Review: ZTE Blade Max View
ZTE is looking to the Blade Max View, an inexpensive Android phone with a huge screen and a massive battery, to help it regain its place in the U.S. market. The phone follows ZTE's mantra of offering affordable devices with good performance, but the Blade Max View is held back by a few core features. Is is worth taking another look at ZTE? Find out in Phone Scoop's in-depth report.
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Is It Your Type?
ZTE is pitching the Blade Max View as an inexpensive alternative to costly carrier fare. The phone works on AT&T, T-Mobile, and Verizon, so if you want an unlocked device with modern appointments on the cheap, the Max View is a reasonable option.
The Blade Max View sees ZTE bring its low-cost phones up to speed with competing devices. Chiefly, this means the Max View has adopted the 2:1 screen shape, giving the phone a tall and narrow look.
The Max View is a slim black slab. It's got a Gorilla Glass front, a metal frame, and a plastic back. The black glass is curved along the edges, which I like. The dark gray metal frame is round and smooth all the way around, and a bit thinner on the sides. The rear panel is black with a matte finish and some chrome accents will occasionally catch the light. In other words, the phone looks like most others; it doesn't do much to stand out from the crowd. I'm not calling it boring, but it's not exciting, either.
This phone is really tall at 6.42 inches, nearly as tall as the Samsung Galaxy Note9. Thank goodness its waist measures just 2.95 inches side-to-side, which helps when gripping the phone. The phone is lighter than other phones this size, likely thanks to the plastic (rather than glass or metal) rear cover. It's well-balanced; I had no trouble holding or using it over the course of several days. It should fit into most pockets, though it might peek out of shallow pockets.
Materials could be better. The glass and metal are fine, but the plastic rear panel feels and looks just a bit cheap. In fact, when you press, you can feel some space between the plastic and the battery underneath. I haven't encountered this kind of flex on a phone in a long time. The components are otherwise put together tightly.
The phone is not water-resistant, nor is it particularly rugged. At least there's no glass back to break.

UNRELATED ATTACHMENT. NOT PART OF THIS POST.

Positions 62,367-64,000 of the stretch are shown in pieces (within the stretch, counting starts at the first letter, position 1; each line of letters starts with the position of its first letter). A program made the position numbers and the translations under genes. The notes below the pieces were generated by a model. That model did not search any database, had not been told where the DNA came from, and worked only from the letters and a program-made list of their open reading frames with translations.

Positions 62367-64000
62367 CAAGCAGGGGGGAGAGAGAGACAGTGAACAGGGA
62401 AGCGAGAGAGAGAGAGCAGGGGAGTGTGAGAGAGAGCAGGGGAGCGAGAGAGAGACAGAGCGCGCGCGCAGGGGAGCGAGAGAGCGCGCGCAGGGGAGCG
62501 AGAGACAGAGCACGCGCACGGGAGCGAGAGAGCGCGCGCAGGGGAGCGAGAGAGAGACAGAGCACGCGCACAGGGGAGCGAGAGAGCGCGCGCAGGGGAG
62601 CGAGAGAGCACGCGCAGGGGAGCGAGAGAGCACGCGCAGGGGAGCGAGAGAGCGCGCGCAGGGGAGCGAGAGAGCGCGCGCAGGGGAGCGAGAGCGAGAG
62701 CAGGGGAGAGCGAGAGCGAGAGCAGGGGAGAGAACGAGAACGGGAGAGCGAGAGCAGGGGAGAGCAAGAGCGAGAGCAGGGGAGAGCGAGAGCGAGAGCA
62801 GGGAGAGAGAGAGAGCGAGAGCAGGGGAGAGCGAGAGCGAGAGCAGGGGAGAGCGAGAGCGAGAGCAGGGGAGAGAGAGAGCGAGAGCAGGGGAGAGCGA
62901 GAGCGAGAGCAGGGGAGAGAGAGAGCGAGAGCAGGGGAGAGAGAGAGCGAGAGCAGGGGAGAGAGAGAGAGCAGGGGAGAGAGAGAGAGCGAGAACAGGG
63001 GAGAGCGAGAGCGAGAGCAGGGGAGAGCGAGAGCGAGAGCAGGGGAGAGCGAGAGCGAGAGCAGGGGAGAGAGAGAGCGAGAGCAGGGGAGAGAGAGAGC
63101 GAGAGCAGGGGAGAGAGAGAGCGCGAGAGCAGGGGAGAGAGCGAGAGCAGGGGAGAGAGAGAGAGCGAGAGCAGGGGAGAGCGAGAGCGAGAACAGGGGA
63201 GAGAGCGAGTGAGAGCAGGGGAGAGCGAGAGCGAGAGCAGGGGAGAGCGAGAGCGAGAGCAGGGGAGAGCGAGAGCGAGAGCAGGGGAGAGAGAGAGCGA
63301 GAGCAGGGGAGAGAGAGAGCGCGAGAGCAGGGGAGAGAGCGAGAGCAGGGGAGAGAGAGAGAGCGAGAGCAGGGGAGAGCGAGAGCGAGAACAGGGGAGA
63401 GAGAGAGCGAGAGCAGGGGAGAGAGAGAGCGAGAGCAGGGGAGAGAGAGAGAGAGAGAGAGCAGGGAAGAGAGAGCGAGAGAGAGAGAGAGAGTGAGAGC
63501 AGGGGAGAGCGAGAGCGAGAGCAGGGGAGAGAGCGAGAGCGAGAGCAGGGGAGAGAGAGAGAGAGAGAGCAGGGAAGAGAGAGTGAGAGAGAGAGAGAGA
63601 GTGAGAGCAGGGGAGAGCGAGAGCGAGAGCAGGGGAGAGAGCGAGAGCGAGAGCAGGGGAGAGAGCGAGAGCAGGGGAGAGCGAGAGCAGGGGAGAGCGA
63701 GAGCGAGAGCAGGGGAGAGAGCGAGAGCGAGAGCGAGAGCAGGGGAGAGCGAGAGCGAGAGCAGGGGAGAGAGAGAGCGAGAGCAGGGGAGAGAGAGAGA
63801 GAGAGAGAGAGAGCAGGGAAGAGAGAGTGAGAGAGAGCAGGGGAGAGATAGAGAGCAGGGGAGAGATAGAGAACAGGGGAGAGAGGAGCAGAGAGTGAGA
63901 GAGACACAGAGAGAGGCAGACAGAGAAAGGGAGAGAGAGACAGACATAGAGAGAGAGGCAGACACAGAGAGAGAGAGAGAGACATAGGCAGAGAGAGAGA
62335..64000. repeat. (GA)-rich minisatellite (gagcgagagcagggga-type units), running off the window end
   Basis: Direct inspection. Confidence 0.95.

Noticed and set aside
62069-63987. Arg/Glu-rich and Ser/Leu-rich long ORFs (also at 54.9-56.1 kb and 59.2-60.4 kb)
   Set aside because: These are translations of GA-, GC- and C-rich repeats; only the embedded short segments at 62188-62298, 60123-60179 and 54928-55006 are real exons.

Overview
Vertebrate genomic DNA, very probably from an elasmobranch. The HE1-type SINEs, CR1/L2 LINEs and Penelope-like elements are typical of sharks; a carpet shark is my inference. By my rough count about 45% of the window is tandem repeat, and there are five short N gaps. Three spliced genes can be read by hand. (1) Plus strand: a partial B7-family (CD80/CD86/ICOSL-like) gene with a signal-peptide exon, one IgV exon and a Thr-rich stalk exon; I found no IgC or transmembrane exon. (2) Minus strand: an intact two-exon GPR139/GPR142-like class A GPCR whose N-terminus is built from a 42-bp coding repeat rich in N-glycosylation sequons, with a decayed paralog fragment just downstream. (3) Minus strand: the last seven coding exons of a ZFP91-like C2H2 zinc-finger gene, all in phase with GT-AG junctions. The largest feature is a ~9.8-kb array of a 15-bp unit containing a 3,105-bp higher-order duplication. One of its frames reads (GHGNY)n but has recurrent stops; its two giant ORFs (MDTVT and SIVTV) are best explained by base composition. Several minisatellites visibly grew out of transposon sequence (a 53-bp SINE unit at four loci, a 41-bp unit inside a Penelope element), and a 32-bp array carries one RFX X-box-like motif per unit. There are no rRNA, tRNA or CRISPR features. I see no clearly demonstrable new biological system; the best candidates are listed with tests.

A 6-inch display fills in most of the phone's face. There's a bit of a forehead and a bit of a chin, but the side bezels are acceptably thin. The user-facing camera and sensors are more or less invisible.
ZTE put all the buttons on the right edge. The screen lock key is the lower of the three buttons. It has a great profile, a ridged texture, and excellent travel and feedback. ZTE opted for individual volume keys rather than a toggle. These keys have good profiles, smooth texture, and very good action.
A combined SIM and memory card tray is high up on the left edge. You'll need a tool to eject it. It works fine. A 3.5mm headphone jack is positioned on top, while the USB-C port is located along the bottom edge.
The matte black rear panel has an odd texture. It's not quite coarse, but it's really far from smooth. The plastic feels a bit cheap to me. The worst part is that the surface collects finger oil and grime that's hard to rub off. I've never before seen so many fingerprints on a matte surface. A fingerprint reader is pushed fairly high up. It's indented so your finger can find it easily. The dual-camera module is just above the fingerprint reader and is slightly raised.
Despite the give between the plastic and the battery beneath, you cannot remove the back cover; there's no access to the battery.
I'll forgive the oddities of the back panel based on the classy look of the rest of the phone. Plus the Blade Max View has a larger screen, and larger battery, than most phones at this price point.
ZTE's 6-inch panel offers full HD+ resolution (2,160 by 1,080) in a 2:1 aspect ratio. This is the same size, shape, and resolution common in pricier phones. It's an LCD screen and it looks great. I was very pleased with the resolution, color, and brightness. The accurate tones give everything a realistic look when gazing at pictures or watching video. The screen pumps out an insane amount of light. It was easy to see indoors and out. Viewing angles are excellent.